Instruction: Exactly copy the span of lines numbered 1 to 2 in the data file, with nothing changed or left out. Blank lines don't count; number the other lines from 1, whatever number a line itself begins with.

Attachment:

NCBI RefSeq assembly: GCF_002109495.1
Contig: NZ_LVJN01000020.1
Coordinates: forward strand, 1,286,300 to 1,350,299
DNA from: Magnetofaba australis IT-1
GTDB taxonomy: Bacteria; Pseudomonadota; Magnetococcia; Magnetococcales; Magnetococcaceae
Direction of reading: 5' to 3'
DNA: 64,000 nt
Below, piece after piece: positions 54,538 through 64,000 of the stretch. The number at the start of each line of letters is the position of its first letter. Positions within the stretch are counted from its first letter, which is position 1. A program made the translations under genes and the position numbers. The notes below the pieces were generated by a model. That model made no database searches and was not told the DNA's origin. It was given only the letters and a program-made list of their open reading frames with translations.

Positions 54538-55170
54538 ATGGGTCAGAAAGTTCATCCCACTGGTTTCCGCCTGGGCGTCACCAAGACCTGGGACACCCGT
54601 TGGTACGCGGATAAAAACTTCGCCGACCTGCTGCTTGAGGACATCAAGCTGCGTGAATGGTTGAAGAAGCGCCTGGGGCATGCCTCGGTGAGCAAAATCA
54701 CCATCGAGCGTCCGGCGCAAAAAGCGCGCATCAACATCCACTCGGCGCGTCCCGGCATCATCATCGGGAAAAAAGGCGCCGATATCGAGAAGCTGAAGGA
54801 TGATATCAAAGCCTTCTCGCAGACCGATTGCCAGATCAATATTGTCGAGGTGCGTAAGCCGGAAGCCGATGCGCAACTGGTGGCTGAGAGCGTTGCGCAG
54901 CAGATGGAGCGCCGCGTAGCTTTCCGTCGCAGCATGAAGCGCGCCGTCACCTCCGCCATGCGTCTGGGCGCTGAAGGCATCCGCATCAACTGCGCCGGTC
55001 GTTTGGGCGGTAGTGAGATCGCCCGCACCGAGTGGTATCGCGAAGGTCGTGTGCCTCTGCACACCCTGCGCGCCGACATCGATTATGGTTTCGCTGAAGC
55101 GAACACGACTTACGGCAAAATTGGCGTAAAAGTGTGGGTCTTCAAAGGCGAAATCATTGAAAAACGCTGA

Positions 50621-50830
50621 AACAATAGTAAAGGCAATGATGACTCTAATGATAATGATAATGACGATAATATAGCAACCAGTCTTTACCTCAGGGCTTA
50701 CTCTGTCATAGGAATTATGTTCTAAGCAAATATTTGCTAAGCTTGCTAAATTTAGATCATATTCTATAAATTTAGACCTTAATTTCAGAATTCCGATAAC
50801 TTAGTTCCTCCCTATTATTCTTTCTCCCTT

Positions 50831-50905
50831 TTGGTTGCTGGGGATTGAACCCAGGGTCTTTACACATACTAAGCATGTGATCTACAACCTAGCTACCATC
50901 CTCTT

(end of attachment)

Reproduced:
NCBI RefSeq assembly: GCF_002109495.1
Contig: NZ_LVJN01000020.1